Yet I Do Marvel

June 12, 2008

Yet I Do Marvel

I doubt not God is good, well-meaning, kind
And did He stoop to quibble could tell why
The little buried mole continues blind,
Why flesh that mirrors Him must some day die,
Make plain the reason tortured Tantalus
Is baited by the fickle fruit, declare
If merely brute caprice dooms Sisyphus
To struggle up a never-ending stair.
Inscrutable His ways are, and immune
To catechism by a mind too strewn
With petty cares to slightly understand
What awful brain compels His awful hand.
Yet do I marvel at this curious thing:
To make a poet black, and bid him sing!

Countee Cullen

This astonishing sonnet turns whole notions of beautiful writing and beautiful thoughts on their heads. Conventional wit and loftiness are used in a manner that teases out an embarrassing ineptitude that exists at the heart of creation, one to which the poem’s logic naturally leads. Here is a twist to any simplistic life-affirming belief that God Almighty moves in mysterious ways.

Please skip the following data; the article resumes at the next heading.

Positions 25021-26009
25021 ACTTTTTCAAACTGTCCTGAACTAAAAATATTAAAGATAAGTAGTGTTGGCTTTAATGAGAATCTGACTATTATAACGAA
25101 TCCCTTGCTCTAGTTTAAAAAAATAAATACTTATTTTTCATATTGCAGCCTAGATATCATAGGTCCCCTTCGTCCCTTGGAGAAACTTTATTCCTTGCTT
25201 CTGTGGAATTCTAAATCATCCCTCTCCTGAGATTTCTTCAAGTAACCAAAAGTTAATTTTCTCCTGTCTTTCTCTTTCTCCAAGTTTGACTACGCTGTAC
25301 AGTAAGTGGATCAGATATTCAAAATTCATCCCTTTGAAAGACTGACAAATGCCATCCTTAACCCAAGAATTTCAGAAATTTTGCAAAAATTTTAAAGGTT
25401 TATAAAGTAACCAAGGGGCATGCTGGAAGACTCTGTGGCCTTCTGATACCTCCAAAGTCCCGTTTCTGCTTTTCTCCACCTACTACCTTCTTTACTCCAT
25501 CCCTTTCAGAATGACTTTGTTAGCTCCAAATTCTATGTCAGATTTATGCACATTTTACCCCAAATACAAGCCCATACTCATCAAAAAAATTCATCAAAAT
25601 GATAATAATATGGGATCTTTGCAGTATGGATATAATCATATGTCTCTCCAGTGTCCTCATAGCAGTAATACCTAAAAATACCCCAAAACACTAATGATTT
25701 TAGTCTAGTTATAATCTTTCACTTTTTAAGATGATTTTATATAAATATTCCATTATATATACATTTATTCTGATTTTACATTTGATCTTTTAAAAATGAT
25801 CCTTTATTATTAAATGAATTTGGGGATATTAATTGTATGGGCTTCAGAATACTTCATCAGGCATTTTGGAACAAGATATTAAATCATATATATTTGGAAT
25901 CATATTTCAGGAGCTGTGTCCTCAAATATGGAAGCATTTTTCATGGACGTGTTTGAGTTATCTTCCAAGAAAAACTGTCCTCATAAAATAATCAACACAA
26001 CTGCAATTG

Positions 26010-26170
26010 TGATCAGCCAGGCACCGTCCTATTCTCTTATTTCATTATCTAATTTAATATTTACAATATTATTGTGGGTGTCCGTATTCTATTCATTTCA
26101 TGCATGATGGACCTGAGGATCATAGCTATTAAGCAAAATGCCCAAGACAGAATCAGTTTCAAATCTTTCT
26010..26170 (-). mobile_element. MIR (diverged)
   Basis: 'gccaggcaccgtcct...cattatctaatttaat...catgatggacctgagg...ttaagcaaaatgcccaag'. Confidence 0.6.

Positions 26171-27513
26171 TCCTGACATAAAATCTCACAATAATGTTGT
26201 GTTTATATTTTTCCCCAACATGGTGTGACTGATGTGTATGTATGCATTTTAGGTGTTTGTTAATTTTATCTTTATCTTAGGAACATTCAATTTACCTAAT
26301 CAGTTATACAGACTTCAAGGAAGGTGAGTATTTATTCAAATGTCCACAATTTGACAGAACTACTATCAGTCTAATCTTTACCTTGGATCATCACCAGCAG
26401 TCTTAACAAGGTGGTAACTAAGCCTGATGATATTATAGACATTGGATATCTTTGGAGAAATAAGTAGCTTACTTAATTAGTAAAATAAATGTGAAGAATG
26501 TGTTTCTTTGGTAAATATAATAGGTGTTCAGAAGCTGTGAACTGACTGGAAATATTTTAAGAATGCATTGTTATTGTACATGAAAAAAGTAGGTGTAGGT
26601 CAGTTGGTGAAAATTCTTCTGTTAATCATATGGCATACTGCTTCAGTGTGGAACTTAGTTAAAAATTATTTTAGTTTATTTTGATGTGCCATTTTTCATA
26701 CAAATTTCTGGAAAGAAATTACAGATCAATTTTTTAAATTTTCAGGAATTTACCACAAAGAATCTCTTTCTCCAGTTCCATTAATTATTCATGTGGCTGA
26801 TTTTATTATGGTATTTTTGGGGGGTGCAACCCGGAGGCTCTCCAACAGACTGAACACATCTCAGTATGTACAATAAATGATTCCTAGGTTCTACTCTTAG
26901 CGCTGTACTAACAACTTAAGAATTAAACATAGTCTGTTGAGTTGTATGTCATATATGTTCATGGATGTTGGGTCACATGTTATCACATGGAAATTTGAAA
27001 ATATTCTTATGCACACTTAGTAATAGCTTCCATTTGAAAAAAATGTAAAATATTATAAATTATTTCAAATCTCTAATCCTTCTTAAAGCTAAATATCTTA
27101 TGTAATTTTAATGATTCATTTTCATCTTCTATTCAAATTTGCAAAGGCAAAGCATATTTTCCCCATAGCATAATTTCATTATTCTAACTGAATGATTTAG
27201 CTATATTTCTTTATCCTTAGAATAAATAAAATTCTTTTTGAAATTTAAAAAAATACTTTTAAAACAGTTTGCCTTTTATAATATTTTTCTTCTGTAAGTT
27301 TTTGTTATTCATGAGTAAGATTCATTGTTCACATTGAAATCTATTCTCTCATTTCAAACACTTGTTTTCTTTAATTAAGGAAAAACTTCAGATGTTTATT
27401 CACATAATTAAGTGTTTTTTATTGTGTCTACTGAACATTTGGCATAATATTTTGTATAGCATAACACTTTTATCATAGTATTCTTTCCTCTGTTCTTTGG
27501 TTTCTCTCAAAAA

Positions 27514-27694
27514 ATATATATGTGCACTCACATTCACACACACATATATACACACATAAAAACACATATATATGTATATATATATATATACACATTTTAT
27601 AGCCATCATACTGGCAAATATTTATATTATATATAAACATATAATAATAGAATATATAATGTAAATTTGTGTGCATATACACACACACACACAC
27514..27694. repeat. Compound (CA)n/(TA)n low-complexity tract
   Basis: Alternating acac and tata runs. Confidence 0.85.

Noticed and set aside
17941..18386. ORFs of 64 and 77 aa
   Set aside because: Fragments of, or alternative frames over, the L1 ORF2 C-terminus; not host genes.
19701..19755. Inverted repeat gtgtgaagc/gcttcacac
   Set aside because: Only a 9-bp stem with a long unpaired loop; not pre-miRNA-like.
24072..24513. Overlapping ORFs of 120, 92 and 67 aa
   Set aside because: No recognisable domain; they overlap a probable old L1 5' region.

When we assume that God’s “awful brain” is connected to “His awful hand”, we are struck in turn by mind-boggling puzzles about the visible unfairness and suffering in the world. But, to address these both critically and conventionally, we are permitted only the numbing repetitions of doctrinal reasoning. It is either such a route or a radical break, a confrontation with bare-faced real-world events which, from the perspective of Heaven or even art, must be a false turn to triviality.

This poem thus actively highlights beautiful and yet painful paradoxes: the mole’s fascinating blindness, the thrilling myths of eternally suffering Tantalus and Sisyphus, and, of course, the singing black poet. The piece itself movingly embodies the expression of beauty by a black soul pushing through a culturally white form.

Gwee Li Sui

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